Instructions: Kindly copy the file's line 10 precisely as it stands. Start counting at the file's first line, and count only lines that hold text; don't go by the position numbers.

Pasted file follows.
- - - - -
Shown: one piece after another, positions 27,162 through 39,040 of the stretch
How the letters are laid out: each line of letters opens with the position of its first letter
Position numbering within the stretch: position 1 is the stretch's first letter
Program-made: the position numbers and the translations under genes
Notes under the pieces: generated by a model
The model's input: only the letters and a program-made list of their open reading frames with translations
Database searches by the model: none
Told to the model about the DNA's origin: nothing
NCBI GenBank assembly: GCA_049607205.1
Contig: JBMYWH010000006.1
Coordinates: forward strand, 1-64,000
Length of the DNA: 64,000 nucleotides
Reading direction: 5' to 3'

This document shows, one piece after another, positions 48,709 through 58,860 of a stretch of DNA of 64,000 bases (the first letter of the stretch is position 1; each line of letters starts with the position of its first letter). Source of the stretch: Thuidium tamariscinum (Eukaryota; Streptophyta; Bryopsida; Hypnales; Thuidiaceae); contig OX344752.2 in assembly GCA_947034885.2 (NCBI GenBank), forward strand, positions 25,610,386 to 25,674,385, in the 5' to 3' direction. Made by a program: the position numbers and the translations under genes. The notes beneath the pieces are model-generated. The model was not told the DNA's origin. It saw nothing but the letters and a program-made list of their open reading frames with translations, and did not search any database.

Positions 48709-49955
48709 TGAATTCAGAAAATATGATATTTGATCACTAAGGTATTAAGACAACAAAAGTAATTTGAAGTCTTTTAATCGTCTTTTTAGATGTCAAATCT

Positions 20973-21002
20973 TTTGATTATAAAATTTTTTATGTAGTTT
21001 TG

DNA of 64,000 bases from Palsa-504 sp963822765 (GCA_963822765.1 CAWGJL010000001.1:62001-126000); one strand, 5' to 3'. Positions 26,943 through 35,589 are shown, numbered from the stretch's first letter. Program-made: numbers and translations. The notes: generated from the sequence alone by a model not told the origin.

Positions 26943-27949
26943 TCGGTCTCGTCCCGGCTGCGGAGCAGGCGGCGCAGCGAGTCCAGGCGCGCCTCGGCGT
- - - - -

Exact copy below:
Contig: JBMYWH010000006.1